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Writing for band.

Discussion in 'Tips, Tricks & Talk' started by Claude Ruelle, Apr 1, 2018.

  1. Hey guys,

    So I’ve been commissioned by my local wind band to write a piece for their next concert. I’m taking this opportunity quite seriously as I will be able to attend their rehearsals and try things with the players.

    I’m realizing that I don’t have a lot of experience writing for band and I wanted to know if some of you guys had some advice or if you could give me a couple of resources like books I should read or composers/arrangers I should listen to and study.


    Claude_
     
  2. Hi Claude,

    Do you checked the orchestration videos of Mike? I believe they can help you to put the things together and keep your writing simple and focused.

    Concerning books, you have the classics about orchestration (Adler, Rimski-Korsakov, Piston, etc) but I deeply agree with Mike when he said that music and experience cames first and then theory does.

    Anyway, It was one good book of jazz arrangements for big band, it was Inside the Score, it had arrangements from Sammy Nestico, Bob Brookmeyer and Thad Jones, quite clear and amazing stuff. I found it really interesting and useful but I was using it years ago with a real big band playing the themes, then I admit it was very easy to squeeze the juice from it.

    It was said that one of the keys of the Ellington sound was about knowing their musicians very well; what they like, on which points they were strong and where the weak points were. In one of the videos Mike said that he likes to write for concrete people, trying to give them good parts keeping their interest. It reminded me a lot about the Ellington thing. Maybe you can take profit of having the band near to you, can't you? hang with them, talk with them and listen to them as much as you can!

    When you finish your mock up or real recording please share it with us! Good luck!
     
    Claude Ruelle likes this.
  3. Thanks Tony,

    Yes, I’ve studied (and am still studying) orchestration and have worked with live players. But I’m realizing that the vast majority of it has been oriented towards the symphony orchestra.

    And so I was wondering about the wind band specifically. I wrote once for that type of ensemble as a student, but didn’t know what I was doing at the time... I never got the opportunity again until now.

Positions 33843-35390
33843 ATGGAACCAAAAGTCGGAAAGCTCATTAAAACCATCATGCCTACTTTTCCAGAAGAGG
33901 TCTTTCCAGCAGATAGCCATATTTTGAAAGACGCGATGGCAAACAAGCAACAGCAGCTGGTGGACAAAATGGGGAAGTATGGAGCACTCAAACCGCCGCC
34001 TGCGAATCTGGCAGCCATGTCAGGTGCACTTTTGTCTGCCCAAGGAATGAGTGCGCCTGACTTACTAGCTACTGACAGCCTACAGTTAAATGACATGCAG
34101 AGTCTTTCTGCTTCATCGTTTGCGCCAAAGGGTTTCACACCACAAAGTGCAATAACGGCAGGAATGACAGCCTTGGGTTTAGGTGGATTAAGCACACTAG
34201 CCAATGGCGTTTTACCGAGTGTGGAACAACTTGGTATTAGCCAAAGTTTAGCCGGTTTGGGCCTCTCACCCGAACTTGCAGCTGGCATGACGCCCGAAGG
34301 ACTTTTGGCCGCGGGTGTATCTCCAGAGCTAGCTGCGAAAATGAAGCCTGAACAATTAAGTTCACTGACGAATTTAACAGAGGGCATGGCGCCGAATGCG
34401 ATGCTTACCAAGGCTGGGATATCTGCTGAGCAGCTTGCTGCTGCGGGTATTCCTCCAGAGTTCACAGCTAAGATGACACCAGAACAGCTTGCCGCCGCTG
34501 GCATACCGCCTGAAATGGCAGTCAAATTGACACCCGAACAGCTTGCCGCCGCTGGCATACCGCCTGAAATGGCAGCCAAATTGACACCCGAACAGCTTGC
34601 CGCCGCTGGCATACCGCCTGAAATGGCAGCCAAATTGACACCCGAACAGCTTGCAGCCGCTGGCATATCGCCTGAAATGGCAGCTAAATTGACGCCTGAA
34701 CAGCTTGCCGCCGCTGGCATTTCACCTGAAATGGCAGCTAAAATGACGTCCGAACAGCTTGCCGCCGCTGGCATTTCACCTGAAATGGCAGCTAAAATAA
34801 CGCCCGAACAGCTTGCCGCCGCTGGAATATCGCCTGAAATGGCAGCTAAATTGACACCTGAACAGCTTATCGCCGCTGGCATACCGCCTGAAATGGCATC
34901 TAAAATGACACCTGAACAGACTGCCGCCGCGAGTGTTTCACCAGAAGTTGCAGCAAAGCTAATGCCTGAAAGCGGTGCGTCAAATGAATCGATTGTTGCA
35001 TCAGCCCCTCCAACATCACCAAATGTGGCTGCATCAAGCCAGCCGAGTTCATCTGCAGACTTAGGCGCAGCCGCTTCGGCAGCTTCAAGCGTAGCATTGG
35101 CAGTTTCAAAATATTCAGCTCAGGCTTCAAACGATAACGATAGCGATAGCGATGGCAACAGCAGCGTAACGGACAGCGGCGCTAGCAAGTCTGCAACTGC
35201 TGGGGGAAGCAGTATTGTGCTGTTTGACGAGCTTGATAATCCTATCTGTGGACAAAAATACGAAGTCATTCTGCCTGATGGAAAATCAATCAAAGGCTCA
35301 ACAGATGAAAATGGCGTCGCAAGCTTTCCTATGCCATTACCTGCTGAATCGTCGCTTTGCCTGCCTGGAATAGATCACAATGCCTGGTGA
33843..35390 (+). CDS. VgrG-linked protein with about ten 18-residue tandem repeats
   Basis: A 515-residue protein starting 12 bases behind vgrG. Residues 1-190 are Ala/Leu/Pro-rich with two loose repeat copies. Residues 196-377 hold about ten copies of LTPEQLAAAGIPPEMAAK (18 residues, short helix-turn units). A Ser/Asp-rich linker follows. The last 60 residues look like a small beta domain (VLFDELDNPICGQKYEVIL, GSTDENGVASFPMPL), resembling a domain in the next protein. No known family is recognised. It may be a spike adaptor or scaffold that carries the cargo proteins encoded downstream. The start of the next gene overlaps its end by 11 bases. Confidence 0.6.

I’ll make sure to share the mock up and the score once they’re done.
     
    Tony Domenech likes this.
  4. Awesome that you're going to get a chance to have some real interaction with the band - I hope you get a lot out of it!

    You should definitely get Brad Boone to give you some tips here; he REALLY knows what he's doing there!!

    I'd give you two recommendations to get started with things to look at: the first is Sousa marches! You probably know any number of them from memory - but might be surprised by some of the details of the scoring if you haven't looked at them in any kind of depth. The first thing most people say about concert bands are that the clarinets are the soul of them; which is probably right of course, although I think it might be more accurate to call it the fabric of the band, filling things together in a way that the strings do in an orchestra. The Euphoniums are the real soul of the band - wherever there's something interesting going on, they're there in the thick of it, but without ever really being the defining 'sound.' Like a kind of 'band magic sauce.' Go through some Sousa and you'll see how often those cornet/trumpet & upper wind tuttis have the Euphs sitting at the lower octave, just fattening it up a bit at the fundamental. Then when the bones come in too - you definitely know that they've arrived. Which isn't necessarily what you want!

    The second thing I'd do is look at the Hal Leonard Concert Band channel. It isn't mind-altering stuff, but it's stuff you know, much of it originally for orchestra. There are plenty of 'paint-by-numbers' parts, where the saxes are yet again doubling the horns, the trumpets rarely are given any independence, etc. - but then again, painting by numbers still works, right?

    For doing something 'artistic' within the medium, I'd dig into Maslanka, Ewazen and Ticheli. For that matter, just spend some time finding all of the North Texas Wind Symphony's albums - they're all really, really clear and well recorded.
     
    Claude Ruelle likes this.
  5. Thank you so much for this Brian! - I'm gonna check this out. I was already having a look at different things including works by John Glenesk Mortimer which I really liked.

    I think one of my main concerns is the number of players. I'm writing for a semi-pro band and with a large number of woodwind players and a lot of doublings, I would have to be careful if I don't wanna have something that's going to be cacophonous or muddy. I also wanna be careful with my voicings and how I balance them within the band... Don't wanna have weird voices sticking out here and there.

    I'm almost done with the piece which is gonna be around 5min, and I'm soon going to start to orchestrate it.
     
  6. One of the pieces I'm checking out:


    The conductor has the score for this - I'm gonna transcribe a few things and borrow his score to check.
     

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